Cave in the Snow: A Western Woman’s Quest for Enlightenment
By Vicky Mackenzie
Publisher: Bloomsbury, New York, 1998.
Living in a cave is not a necessary condition for spiritual development. Still, it is inspiring to read about the quest for spiritual growth that led Tenzin Palmo, a British woman, to spend twelve years in a Himalayan cave. Written by Vicky Mackenzie, a journalist familiar with Tibetan Buddhist tradition, this book presents Tenzin Palmo’s life in a lively and detailed way, so the reader can understand the choices made throughout her life – even when these choices seem to be quite extreme. The story of her quest for enlightenment reveals profound spiritual insights.
Cave in the Snow starts in 1943, the year that Diane Perry, who later took the name of Tenzin Palmo, was born in the East End of London. It ends in 1997, when she was busy raising funds for Dongyu Gatsal Ling Nunnery, which has since become a flourishing institution for nuns specializing in higher Tibetan Buddhist education. The author traces Tenzin Palmo’s sincere search for the spiritual path that would best meet her needs. In her early years this quest started as a search for her identity, driven by her penetrating mind and a highly questioning nature, inspired by the spiritualist seances in her mother’s house, meandering along different religious and philosophical traditions and finally, at the age of eighteen, bringing her to the realization that she was a Buddhist. Once she had realized this, the real work could begin.
Questioning Tenzin Palmo critically but empathetically, the author helps the reader understand the exotic choice Tenzin Palmo made to live and meditate in a snow-bound cave. Asked what had led her to the cave, she replied:
My life has been like a river, it has flowed steadily in one direction …. The purpose of life is to realize our spiritual nature. And to do that one has to go away and practise, to reap the fruits of the path, otherwise you have nothing to give anyone else.
Going into a long retreat is an accepted and important method of spiritual practice in Tibetan Buddhism. Yet, Tenzin Palmo’s answer on the question of whether an extended retreat from ordinary life is necessary reflects her non-dogmatic view on the subject:
Even for short periods, [a retreat] can be helpful. You don’t have to do it all your life. I think it would be very helpful for many people to have some period of silence and isolation to look within and find out who they really are, when they’re not so busy playing roles – being the mother, wife, husband, career person, everybody’s best friend, or whatever facade we put up to the world as our identity. It’s very good to have an opportunity to be alone with oneself and see who one really is behind the masks.
Although there are many ways to go into a retreat, Tenzin Palmo herself preferred to do it the traditional way. For three full years out of the twelve she remained in complete solitude, without talking to or otherwise contacting another human being. Reading about the details of daily life during the retreat, one is amazed at the logistics required to organize even a severely simple life, just to provide the proverbial ‘two square meals a day and a roof over one’s head’ while keeping time for meditation.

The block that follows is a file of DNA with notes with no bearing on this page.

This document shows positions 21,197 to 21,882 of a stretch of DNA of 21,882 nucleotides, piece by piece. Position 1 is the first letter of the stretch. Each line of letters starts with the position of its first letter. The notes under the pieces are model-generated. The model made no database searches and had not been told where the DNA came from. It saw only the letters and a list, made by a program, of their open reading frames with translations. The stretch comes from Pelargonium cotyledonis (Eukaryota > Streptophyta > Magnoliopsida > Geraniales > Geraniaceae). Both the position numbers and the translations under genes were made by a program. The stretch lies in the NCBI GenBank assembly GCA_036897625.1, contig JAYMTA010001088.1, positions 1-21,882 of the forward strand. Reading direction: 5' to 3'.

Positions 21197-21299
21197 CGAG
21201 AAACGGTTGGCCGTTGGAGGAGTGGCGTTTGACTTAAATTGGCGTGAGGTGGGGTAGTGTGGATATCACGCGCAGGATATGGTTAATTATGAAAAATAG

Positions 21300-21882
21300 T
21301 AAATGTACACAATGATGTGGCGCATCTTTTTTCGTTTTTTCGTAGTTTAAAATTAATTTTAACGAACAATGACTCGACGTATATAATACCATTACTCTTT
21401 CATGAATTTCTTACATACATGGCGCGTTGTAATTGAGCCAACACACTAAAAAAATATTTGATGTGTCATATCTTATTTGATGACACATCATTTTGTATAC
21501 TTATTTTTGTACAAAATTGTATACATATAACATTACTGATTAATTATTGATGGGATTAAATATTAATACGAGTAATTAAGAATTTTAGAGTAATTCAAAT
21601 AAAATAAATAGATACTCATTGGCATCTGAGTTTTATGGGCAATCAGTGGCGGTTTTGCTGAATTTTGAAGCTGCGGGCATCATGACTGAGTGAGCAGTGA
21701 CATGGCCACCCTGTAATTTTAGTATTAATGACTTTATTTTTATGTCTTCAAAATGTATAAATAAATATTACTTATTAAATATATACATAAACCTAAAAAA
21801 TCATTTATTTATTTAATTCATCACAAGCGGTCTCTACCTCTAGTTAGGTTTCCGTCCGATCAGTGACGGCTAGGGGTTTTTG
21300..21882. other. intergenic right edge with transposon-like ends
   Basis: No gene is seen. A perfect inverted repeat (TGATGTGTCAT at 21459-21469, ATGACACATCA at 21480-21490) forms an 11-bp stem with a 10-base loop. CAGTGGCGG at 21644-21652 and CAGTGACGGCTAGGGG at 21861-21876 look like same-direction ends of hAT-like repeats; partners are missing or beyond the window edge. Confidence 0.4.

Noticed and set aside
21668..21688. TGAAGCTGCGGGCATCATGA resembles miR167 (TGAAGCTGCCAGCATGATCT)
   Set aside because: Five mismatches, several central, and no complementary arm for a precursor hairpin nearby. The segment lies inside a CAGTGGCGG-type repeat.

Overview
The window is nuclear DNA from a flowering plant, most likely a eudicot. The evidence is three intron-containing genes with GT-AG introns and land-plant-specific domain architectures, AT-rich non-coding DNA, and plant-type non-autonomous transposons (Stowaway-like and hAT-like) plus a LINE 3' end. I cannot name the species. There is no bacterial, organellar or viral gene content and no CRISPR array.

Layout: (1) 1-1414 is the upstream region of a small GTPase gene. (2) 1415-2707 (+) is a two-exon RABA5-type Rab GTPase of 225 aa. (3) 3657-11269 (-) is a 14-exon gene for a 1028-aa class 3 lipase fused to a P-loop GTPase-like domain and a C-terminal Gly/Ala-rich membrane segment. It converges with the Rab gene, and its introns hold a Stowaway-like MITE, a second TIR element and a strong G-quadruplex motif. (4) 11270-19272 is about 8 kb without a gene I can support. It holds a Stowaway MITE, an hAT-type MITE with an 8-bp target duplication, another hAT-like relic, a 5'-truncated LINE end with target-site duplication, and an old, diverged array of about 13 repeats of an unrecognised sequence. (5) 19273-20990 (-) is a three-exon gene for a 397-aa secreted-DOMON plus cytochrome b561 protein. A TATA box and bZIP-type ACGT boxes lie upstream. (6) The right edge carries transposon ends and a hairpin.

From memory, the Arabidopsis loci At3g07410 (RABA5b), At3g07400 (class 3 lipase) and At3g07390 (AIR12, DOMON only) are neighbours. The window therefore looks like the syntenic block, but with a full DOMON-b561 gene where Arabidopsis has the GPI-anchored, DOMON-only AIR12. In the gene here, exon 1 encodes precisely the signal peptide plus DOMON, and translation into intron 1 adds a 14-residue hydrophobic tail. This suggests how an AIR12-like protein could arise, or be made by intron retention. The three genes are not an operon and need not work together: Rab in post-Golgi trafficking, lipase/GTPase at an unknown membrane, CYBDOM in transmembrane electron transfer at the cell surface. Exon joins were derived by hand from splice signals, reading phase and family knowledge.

But the real focus of the book is not on the rigours of her retreat, but on Tenzin Palmo’s firm resolve towards her spiritual practice in general and the mind in particular, which, she said, “like a wild horse, needs to be reined in and trained.” The difficulties she faced are similar to those of anyone sincerely struggling in meditation practice. Asked what kind of obstacles she had encountered in her lonely retreat, she said:
When you get into the practice you begin to see how it should be done, and when it is not you begin to ask yourself “why?” In my case it came down to laziness, a fundamental inertia. That’s my main problem. It’s tricky. It’s not like facing the tigers and the wolves of anger and desire. Those sorts of problems you can grapple with. My failings are much more insidious – they hide in the undergrowth so that they are more difficult to see.
Ultimately she lays the greatest stress on the central importance of effort:
One knows how to practise, and of that one is perfectly capable. But one settles for second or third best. It is like getting the progress prize at school – one is not really doing one’s best. It’s a very low grade of effort and it is much more serious than having a bad temper. The times when I have genuinely put my whole self into something, the results have surprised even me.
Besides telling the story of Tenzin Palmo’s spiritual quest, her struggles and her insights, Cave in the Snow also provides an interesting glimpse into the recent history of Tibetan Buddhism. The author’s thorough knowledge of Tibetan Buddhism, combined with her journalistic style of writing, offers the reader an informative and often entertaining picture of critical events in the spreading of Tibetan Buddhism to the West during the last four decades of the twentieth century. For example, the author tells how Tenzin Palmo, in 1962, first met Chogyam Trungpa, who became a well known and influential Tibetan lama (spiritual teacher) in the United States in the seventies and eighties.
Like the other lamas of that time he was wandering around lost and ignored, no one having any idea of the calibre of the teachers who come among them. Tenzin Palmo happened to be at this cross-over point, ready.“Shortly after I met him he turned to me and said: ‘You may find this difficult to believe, but actually back in Tibet I was quite a high lama and I never thought it would come to this but please, can I teach you meditation? I must have a disciple!’”
Tenzin Palmo’s life story reflects an exceptionally firm determination leading to choices that may seem extreme from the outside, but turn out to be quite logical in the context of her search. Apart from the inspiration that reading about such a remarkable life may evoke, this book also invites us to reflect on our own lives. What is our objective in life? To what extent do the choices we make actually reflect that objective? For the reader who is sincerely aiming for spiritual growth, Tenzin Palmo’s extraordinary life story may serve as an inspiring mirror.
Book reviews express the opinions of the reviewers and not of the publisher.